A hiring freeze was included in the Trump presidential campaign’s “Contract with the American Voter.” It was the second of six measures “to clean up the corruption and special interest collusion in Washington, D.C.” and part of his “100-day action plan to Make America Great Again.”
The contract excluded the “military, public safety, and public health,” but during a signing in the Oval Office Trump only mentioned the military.
“A hiring freeze will be harmful and counterproductive, increasing backlogs, decreasing service quality and causing more frustration for Americans seeking help from their government,” said Tony Reardon, president of the National Treasury Employees Union. “Our government depends upon highly-trained and experienced federal workers being able to carry on with their important work. This puts up a substantial roadblock for agencies.”
Earlier this month, The Washington Post reported that the Obama administration was accelerating hiring to get employees in place before Trump took over. But individuals hired, but who have not yet started working, still could be affected by a freeze.
In an August 1981 decision by the U.S. Court of Appeals for the D.C. Circuit in National Treasury Employees Union v. Ronald Reagan, the court ruled that anyone who had been appointed after Election Day, but had not yet started work, were affected by the retroactive freeze because they had not actually become federal employees. It found that a small number of workers among the plaintiff group, however, had begun to perform official work functions and therefore could make a claim based on the standard civil service protections that federal employees hold.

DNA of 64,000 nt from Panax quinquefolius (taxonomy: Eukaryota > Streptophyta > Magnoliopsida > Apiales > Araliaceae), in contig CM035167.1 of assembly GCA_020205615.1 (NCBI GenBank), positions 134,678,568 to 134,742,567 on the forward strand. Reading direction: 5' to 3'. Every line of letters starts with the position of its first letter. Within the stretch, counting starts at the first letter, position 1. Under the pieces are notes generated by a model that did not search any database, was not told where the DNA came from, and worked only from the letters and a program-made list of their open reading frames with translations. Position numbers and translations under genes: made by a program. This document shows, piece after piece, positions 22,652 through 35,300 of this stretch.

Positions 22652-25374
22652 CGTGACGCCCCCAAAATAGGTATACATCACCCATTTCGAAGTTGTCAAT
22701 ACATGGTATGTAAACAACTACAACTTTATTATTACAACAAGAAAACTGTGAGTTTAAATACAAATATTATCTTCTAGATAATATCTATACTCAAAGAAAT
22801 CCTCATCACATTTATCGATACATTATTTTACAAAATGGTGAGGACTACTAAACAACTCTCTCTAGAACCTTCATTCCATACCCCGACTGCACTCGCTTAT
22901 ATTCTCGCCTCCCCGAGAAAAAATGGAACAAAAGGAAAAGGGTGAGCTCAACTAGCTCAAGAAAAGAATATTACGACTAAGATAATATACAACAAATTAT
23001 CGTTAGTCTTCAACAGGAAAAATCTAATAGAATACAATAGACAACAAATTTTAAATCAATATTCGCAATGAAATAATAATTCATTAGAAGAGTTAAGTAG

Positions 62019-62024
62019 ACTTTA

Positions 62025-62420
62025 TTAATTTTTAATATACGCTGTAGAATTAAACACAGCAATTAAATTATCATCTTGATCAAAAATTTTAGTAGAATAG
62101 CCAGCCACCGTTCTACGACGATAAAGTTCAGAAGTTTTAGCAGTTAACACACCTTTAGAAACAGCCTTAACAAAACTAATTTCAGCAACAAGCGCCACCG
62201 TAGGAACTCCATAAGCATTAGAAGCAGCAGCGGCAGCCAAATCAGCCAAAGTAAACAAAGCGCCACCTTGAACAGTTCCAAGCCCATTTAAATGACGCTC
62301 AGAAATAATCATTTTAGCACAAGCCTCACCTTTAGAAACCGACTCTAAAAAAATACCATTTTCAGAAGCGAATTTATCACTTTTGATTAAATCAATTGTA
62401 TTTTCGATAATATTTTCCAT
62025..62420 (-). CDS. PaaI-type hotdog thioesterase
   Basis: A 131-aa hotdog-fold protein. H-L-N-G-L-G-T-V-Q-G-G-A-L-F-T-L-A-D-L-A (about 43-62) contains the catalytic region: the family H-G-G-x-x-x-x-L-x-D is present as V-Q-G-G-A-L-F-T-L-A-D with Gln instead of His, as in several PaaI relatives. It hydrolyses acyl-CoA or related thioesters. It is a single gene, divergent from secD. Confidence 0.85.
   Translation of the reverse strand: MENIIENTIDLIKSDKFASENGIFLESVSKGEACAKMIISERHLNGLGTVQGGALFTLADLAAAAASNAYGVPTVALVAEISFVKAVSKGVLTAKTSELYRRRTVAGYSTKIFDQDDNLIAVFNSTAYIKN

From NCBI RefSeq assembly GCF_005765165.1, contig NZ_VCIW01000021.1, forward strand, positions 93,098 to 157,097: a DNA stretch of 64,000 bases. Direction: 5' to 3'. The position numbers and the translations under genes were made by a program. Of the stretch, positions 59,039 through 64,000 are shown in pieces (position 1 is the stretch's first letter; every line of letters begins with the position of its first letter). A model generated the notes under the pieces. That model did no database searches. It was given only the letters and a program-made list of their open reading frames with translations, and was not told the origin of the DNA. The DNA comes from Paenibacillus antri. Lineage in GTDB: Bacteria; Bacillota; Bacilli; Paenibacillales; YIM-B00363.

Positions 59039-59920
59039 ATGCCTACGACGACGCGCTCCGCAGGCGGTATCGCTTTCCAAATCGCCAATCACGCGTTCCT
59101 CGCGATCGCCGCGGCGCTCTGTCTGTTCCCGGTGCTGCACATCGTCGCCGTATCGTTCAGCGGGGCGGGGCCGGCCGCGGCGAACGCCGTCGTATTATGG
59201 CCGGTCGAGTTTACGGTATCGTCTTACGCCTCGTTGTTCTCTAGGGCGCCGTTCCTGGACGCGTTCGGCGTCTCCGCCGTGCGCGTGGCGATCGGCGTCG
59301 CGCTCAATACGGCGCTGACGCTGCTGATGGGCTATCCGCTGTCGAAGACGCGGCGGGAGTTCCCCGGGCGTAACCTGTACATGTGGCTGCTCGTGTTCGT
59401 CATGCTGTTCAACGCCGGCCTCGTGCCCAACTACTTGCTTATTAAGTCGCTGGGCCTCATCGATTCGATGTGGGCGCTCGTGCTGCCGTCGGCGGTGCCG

In 1982, the Government Accountability Office (GAO) examined hiring freezes imposed by former presidents Jimmy Carter and Ronald Reagan and determined that was not an effective strategy.
Hiring freezes have “little effect on Federal employment levels,” the GAO said. The report said the freezes “disrupted agency operations, and in some cases, increased costs to the Government.”
Staff writer Juliet Eilperin contributed to this story.
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